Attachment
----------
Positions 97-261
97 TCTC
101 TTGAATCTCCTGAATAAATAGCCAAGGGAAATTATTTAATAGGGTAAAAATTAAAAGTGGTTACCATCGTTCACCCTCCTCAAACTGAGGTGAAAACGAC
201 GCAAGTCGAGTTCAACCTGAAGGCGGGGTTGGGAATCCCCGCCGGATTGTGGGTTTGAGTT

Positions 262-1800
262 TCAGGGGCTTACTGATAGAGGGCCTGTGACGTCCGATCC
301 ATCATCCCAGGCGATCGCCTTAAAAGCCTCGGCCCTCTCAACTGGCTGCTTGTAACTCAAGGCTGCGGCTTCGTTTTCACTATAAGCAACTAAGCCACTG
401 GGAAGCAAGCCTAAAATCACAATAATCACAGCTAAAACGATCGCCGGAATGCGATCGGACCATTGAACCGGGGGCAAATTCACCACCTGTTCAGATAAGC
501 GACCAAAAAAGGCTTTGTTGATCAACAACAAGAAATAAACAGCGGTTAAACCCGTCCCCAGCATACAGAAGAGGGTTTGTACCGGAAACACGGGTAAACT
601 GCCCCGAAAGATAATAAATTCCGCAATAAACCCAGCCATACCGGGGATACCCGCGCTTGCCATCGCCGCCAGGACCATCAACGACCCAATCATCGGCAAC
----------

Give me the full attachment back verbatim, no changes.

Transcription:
Positions 97-261
97 TCTC
101 TTGAATCTCCTGAATAAATAGCCAAGGGAAATTATTTAATAGGGTAAAAATTAAAAGTGGTTACCATCGTTCACCCTCCTCAAACTGAGGTGAAAACGAC
201 GCAAGTCGAGTTCAACCTGAAGGCGGGGTTGGGAATCCCCGCCGGATTGTGGGTTTGAGTT

Positions 262-1800
262 TCAGGGGCTTACTGATAGAGGGCCTGTGACGTCCGATCC
301 ATCATCCCAGGCGATCGCCTTAAAAGCCTCGGCCCTCTCAACTGGCTGCTTGTAACTCAAGGCTGCGGCTTCGTTTTCACTATAAGCAACTAAGCCACTG
401 GGAAGCAAGCCTAAAATCACAATAATCACAGCTAAAACGATCGCCGGAATGCGATCGGACCATTGAACCGGGGGCAAATTCACCACCTGTTCAGATAAGC
501 GACCAAAAAAGGCTTTGTTGATCAACAACAAGAAATAAACAGCGGTTAAACCCGTCCCCAGCATACAGAAGAGGGTTTGTACCGGAAACACGGGTAAACT
601 GCCCCGAAAGATAATAAATTCCGCAATAAACCCAGCCATACCGGGGATACCCGCGCTTGCCATCGCCGCCAGGACCATCAACGACCCAATCATCGGCAAC